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Bay Watch

Bill Walsh, Back With 49ers, Will Be Looking Over Shoulders of Seifert and Trestman


SANTA CLARA, Calif. — His winning percentage, .760, is best in NFL history and eight more victories will make him the San Francisco 49ers' winningest coach, but George Seifert remains most insecure.

It's that consultant.

"Insultant?" said Seifert, and he should know, after working for Bill Walsh as an assistant for 11 years.

Official happy-talk pronouncements aside, Bill Walsh, the 64-year-old "Genius," the arrogant brains behind the West Coast offense and egotistical winner of three Super Bowls, has returned to the 49ers to make George Seifert squirm.

"I think this year will probably be like '94, another live-or-die season," Seifert told Sports Illustrated earlier this summer. In 1994 Seifert went to work each day believing he would be fired if unsuccessful in putting the Lombardi Trophy in owner Edward DeBartolo's hands.

San Francisco won XXIX, but failed to repeat last season, a high-treason offense for the folks who set 49er policy. Previously criticized for overreacting to such disappointment, the brass confirmed its hyperactive reputation this off-season by inviting Walsh to meddle in Seifert's business.

"I think it's a good thing, as long as we continue to communicate," said Seifert, who blocked Walsh's hiring as general manager in 1991. "But we understand the pitfalls. Probably, if there are problems, there will be a vote on who should be head coach and all that kind of stuff."

When the 49ers' offense went into the dumper in 1994, losing to Philadelphia, 40-8, the team's flag-ship radio station conducted a poll: "Should Seifert be replaced by Jimmy Johnson?"

Eighty-five percent responded favorably to Johnson, and insecurity had become Seifert's constant companion.

Two years later, Seifert is still smarting. Asked last week about the long-term signing of wide receiver Jerry Rice, Seifert replied, "He's going to have more longevity than I do." Then, for added emphasis, he told the reporter to put that in the story.

Over yonder stands Walsh, the man who picked the land, helped arrange the deal and then plotted the plans for this very practice facility. No, the great one never really went away.

"Every now and then we're going to bang our head into the wall because it's not like this has been done before," Seifert said. "There's no book on how to do this, but the main thing is everybody is willing to work together."

There have already been problems. The 49ers brought in Walsh to fine-tune an offense that scored the most points in the league last season, while placing second in yardage only to Detroit. And that was with injured quarterback Steve Young sitting out five games.

Understandably perplexed by Walsh's addition, offensive coordinator Marc Trestman offered his resignation. Although reassured by management that all was well, there were questions being raised quietly about Trestman's game-day management in the coaches' booth.

"It's not an easy situation for any of us, because the dynamic is much different than anywhere else," Trestman has told reporters. "This has never happened. You can't draw parallels in any sports situation like this.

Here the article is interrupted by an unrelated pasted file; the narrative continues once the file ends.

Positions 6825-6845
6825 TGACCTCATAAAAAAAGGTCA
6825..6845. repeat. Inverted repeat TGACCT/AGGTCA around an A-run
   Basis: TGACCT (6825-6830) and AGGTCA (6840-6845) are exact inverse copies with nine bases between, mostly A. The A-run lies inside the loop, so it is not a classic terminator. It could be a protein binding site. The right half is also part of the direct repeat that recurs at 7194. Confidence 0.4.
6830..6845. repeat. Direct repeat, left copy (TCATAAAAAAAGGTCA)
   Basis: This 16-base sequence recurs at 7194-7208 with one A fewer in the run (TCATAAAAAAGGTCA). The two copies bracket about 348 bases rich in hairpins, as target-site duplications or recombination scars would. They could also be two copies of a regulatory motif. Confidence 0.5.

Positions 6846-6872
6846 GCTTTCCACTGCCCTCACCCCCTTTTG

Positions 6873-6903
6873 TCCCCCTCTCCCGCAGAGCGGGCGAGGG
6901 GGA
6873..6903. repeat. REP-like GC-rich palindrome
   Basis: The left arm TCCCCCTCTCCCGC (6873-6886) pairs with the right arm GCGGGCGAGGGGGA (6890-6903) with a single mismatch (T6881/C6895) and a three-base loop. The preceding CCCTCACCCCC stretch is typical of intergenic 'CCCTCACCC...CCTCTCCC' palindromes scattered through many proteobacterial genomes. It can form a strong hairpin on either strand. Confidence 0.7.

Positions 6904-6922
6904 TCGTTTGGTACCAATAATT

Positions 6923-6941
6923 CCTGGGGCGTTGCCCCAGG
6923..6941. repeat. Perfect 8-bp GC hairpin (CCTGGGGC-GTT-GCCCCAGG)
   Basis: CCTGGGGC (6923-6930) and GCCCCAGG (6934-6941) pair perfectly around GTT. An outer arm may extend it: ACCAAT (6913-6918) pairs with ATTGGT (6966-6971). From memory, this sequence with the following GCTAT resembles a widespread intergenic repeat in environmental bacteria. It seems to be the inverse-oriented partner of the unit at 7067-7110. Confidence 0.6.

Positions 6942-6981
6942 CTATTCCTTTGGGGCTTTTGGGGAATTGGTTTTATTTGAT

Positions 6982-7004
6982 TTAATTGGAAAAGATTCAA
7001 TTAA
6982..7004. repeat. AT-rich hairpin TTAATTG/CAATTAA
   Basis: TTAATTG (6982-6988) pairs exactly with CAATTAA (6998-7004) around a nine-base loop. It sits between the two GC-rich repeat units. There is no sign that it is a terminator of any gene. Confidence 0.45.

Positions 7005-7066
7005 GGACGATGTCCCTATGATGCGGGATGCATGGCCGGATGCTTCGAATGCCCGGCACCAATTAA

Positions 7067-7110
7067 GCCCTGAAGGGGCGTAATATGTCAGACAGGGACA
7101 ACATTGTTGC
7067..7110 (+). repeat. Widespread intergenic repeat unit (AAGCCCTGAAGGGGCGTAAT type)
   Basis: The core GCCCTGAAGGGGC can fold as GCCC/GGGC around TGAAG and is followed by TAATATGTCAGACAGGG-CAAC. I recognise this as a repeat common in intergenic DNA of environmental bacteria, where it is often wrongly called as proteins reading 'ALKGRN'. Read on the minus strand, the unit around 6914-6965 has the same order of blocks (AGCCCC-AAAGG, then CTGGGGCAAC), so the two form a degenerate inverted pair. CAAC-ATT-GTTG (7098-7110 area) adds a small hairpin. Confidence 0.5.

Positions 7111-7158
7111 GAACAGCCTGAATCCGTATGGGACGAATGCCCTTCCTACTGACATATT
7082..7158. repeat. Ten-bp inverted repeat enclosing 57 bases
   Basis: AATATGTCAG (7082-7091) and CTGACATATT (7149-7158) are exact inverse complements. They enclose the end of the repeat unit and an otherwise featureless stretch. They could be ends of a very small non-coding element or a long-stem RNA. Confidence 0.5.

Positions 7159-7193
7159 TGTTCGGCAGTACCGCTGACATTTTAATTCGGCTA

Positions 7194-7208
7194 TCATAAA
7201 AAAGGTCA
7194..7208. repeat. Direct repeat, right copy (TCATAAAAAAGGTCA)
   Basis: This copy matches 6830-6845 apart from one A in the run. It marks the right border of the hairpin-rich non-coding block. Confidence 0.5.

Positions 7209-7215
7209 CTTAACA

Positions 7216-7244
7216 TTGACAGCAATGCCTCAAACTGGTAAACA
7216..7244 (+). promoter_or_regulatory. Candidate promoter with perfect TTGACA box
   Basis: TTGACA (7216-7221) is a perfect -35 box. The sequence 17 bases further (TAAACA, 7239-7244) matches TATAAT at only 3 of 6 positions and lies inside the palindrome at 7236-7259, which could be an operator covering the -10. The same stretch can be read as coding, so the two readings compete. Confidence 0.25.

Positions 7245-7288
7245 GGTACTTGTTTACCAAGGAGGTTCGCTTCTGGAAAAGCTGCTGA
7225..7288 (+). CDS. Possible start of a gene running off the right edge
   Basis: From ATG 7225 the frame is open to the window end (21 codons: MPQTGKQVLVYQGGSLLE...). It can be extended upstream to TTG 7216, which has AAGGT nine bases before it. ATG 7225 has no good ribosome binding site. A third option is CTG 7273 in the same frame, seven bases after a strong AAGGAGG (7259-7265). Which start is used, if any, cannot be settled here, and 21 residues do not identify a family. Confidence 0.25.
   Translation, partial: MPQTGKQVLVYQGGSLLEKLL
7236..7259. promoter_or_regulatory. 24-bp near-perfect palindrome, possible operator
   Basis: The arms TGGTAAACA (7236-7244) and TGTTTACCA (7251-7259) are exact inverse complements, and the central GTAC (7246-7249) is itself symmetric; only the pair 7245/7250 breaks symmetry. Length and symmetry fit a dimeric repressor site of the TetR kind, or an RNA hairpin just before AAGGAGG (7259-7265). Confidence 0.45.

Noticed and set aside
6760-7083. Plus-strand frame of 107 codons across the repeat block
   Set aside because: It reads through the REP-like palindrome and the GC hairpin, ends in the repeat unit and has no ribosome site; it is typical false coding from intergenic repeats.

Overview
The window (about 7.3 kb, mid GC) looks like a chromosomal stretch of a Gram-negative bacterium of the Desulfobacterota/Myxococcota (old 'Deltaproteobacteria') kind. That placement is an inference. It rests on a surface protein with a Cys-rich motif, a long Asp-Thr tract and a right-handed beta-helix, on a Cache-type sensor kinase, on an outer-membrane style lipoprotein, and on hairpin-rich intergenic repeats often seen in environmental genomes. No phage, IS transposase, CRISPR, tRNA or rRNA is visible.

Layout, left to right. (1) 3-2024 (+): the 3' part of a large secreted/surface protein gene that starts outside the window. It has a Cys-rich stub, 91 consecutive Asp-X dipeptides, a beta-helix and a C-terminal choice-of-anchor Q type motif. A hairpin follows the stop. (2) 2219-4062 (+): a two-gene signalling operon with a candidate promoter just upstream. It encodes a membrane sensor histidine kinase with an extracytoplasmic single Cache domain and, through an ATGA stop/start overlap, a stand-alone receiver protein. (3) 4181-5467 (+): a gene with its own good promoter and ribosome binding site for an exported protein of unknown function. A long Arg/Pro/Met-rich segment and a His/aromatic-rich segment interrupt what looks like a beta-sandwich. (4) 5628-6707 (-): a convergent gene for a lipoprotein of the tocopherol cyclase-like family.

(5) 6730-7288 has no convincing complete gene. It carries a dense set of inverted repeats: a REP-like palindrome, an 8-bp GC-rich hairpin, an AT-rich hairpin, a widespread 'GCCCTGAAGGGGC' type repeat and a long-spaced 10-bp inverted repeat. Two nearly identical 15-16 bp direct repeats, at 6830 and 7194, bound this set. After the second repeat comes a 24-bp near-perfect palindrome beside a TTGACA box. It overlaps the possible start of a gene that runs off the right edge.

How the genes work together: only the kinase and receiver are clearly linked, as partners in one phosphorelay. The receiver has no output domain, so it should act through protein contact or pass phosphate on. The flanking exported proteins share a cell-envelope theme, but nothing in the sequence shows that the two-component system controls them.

"You could put a Sid Gillman or anybody like that [in a consulting role], but nobody has ever had this position with the legacy of a Bill Walsh, in my opinion, and his relationship with the administration, the organization, management, George, me. It's never happened. So you've got to have some people that are very sensitive for it to be able to work out, and I think we have those people."

Pressure, however, is mounting. Trestman and Seifert are being asked to explain the team's wretched offensive performance in the exhibition season. Not since 1979 have the 49ers scored fewer points. In the team's last 23 offensive series, it produced one field goal. The first offensive unit posted three touchdowns in 15 series, but poor offensive line play allowed Young to get sacked seven times.

None of this has much to do with Walsh, who has his own inner conflicts to quell. His three-year repeat stint as Stanford's coach ended in uninspiring fashion and a try at broadcasting resulted, mercifully, in his microphone being turned off. There were other jobs, too, such as work for the NFL in shaping its World League rules for scoring, column-writing for Forbes magazine, motivational speaking engagements and tutoring for college seniors preparing for the NFL draft.

But nothing could match the adrenaline-pumping thrill of outfoxing Don Shula or crafting a crossing pattern to free Jerry Rice. There are plenty of golf courses to be played, but as Walsh said, "This is what I do. It's what I know, and this is my team--in a general sense."


By George, that's what Seifert's been trying to live down the last seven seasons.

"It's very unusual to have a consultant, who is an ex-significant operating officer in the company," said Jim Collins, co-author of the book, "Built to Last: The Successful Habits of Visionary Companies."

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